Part 1 of 3: Optimizing Egg Quality and Ovarian Reserve

If you are unable to conceive either due to age, low ovarian reserve or premature ovarian failure, egg quality and the embryo’s ability to implant are the major problems. In many cases scientists have found that eggs seem to fertilize and develop into embryos normally, but fail to implant. Higher rates of aneuploidy (chromosomal abnormalities of the embryo) are one contributing factor, but apart from this scientists have not been able to draw many sound conclusions on why failure to implant happens. When a woman is over age 35, has low ovarian reserve or premature ovarian failure, and IVF has not been successful, egg donation is usually seen as the last available option. However recent research has found that several supplements can help with implantation and pregnancy rates. This will be the first in a three-part series where I examine supplements and techniques used for improving egg quality and pregnancy rates. The supplements I will examine in subsequent posts are DHEA and CoQ-10. I will let you know how these work, who should take them, and who should avoid them. As I am a firm believer that an integrative approach is best, first I will explain how egg quality is viewed from the standpoint of Traditional Chinese Medicine (TCM) and how I as an acupuncturist would address it.

Poor Egg Quality, Low Ovarian Reserve and Premature Ovarian Failure all fall under the umbrella of something we call Kidney Jing deficiency in TCM. The Kidneys are responsible for a person’s essence and reserves of energy, and this corresponds to your genetics, simply put. Any time a condition is present due to genetic predisposition or the condition affects the patient’s most basic genetic materials (eggs or sperm), a kidney Jing deficiency is a contributing factor. Other examples of Kidney Jing deficiency include first menses past age 15, delayed development, or congenital abnormalities. Jing is what you are born with and slowly declines with age. Jing encompasses our ability to reproduce and for women is said to grow or decline in cycles of 7: at age 14 is menarche, at age 21 a woman’s Kidney energy is balanced, at age 28 the body’s energy and reproductive potential peak, and by age 35 it begins to decline. This information is found in ancient texts such as the I Ching and The Huang Di Nei Jing (Yellow Emperor’s Classic of Internal Medicine), and actually seems quite well-supported by modern science.

How is Kidney Jing Decline treated?

1) Acupuncture– there is some debate within the acupuncture community as to whether Jing can be restored through acupuncture alone. My belief is that through balancing the body systems as a whole, we can indirectly and subtly influence the Jing and the Kidney energy as a whole. In addition, certain acupuncture points have been shown to increase blood flow to the ovaries (via blood flow monitoring) which could be helpful in improving the environment in which the eggs mature every month.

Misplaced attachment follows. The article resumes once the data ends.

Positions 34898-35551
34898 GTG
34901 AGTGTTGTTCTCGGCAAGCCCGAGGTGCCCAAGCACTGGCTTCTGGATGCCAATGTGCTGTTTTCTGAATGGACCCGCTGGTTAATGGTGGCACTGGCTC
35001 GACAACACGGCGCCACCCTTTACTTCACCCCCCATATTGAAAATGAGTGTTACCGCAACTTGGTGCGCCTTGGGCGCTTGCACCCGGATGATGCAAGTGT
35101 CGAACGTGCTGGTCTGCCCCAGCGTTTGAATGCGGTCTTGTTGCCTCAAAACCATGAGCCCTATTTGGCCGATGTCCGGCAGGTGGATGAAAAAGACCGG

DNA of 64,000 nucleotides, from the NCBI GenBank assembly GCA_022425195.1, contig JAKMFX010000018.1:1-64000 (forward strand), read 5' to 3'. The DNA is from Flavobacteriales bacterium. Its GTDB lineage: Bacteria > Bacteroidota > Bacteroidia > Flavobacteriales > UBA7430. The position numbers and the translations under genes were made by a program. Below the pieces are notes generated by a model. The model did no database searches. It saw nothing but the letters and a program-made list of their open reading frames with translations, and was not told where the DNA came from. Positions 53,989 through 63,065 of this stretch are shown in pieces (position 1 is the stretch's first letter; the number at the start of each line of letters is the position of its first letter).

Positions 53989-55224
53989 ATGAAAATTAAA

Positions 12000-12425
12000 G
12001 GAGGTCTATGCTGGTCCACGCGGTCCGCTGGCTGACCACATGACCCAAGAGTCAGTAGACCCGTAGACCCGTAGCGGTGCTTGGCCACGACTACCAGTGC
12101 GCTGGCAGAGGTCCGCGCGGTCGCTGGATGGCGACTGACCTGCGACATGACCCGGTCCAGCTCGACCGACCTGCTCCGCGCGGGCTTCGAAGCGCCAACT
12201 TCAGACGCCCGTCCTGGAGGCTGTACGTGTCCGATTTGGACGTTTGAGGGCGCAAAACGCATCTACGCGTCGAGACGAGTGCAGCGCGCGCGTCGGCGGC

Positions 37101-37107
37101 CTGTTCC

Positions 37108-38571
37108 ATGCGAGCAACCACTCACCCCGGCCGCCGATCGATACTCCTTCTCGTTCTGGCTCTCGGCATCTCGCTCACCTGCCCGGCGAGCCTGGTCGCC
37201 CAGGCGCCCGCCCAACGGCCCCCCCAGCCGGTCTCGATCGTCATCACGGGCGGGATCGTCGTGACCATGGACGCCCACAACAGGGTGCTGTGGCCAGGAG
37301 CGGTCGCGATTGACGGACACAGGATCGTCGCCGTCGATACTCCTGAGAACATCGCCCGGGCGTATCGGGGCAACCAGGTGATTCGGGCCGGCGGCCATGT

2) Adaptogenic Herbs– I recommend adaptogenic herbs because they generally have no adverse effects yet exhibit a normalizing effect on all body systems. Cure-alls? Not quite- but they are helpful with making the body more resistant to the effects of stressors- both emotional and physical. Many types of mushrooms are considered adaptogenic, including reishi, shitake and maitakes. Several varieties of ginseng also are adaptogenic. As you can guess by their name they are able to adapt to the individual, correcting whatever systems tend to be imbalanced. They act on the adrenals, which also correspond to the kidney energy- our reserves of energy.

3) Chinese Herbs– Chinese herbal therapy is a little different from the western idea of taking herbs. In the U.S., we tend to take one single herb at a time for one specific reason. In Traditional Chinese Medicine, formulas, or combinations of 4-15 herbs together are recommended. The herbs work together and their medicinal properties are enhanced by each others’ presence. Many herbs nourish the kidney’s energy, and when taken in an individualized formula for several months, can give the Jing a boost and slow its natural decline. Never take Chinese Herbs that haven’t been specifically prescribed for your condition by a licensed practitioner. Just because your friend took an herbal formula for fertility doesn’t mean it is the right one for you.

4) Supplements backed by modern research– I am not a fan of prescribing someone a laundry list of supplements- I try to keep things as simple as possible. The supplements I will discuss in upcoming blog posts are those that are being recommended by prominent reproductive endocrinologists (RE’s) and that have been examined in clinical research studies.

As with all everything you put into your body, I recommend you do your own research to determine whether the supplement is applicable to your situation. In addition, I NEVER recommend the use of supplements or herbs while you are undergoing an injectable or Clomid/Femara cycle without your doctor’s consent. It isn’t that we have seen adverse reactions, but there isn’t any research on combining the therapies. So, it is better to be cautious and work on building the Jing energy well before your next IVF or IUI.

2 Responses to “Part 1 of 3: Optimizing Egg Quality and Ovarian Reserve”

  1. Celia

    Dear Ms Wallmeyer,

    I really apreciated this article. I was wondering about part 2 and 3..Are they available?

    Thanks,

    Celia.

    Reply
    • Susan Wallmeyer

      Hi Celia,
      Part 2 and 3 are available on the blog. Please click on “Blog” at the menu at the top of any page, and then click “Fertility and Women’s Health” on the menu on the right side. Parts 2 and 3 are from 2013 so you may need to scroll down to find them.

      So glad you found part 1 helpful!

      Susan

      Reply

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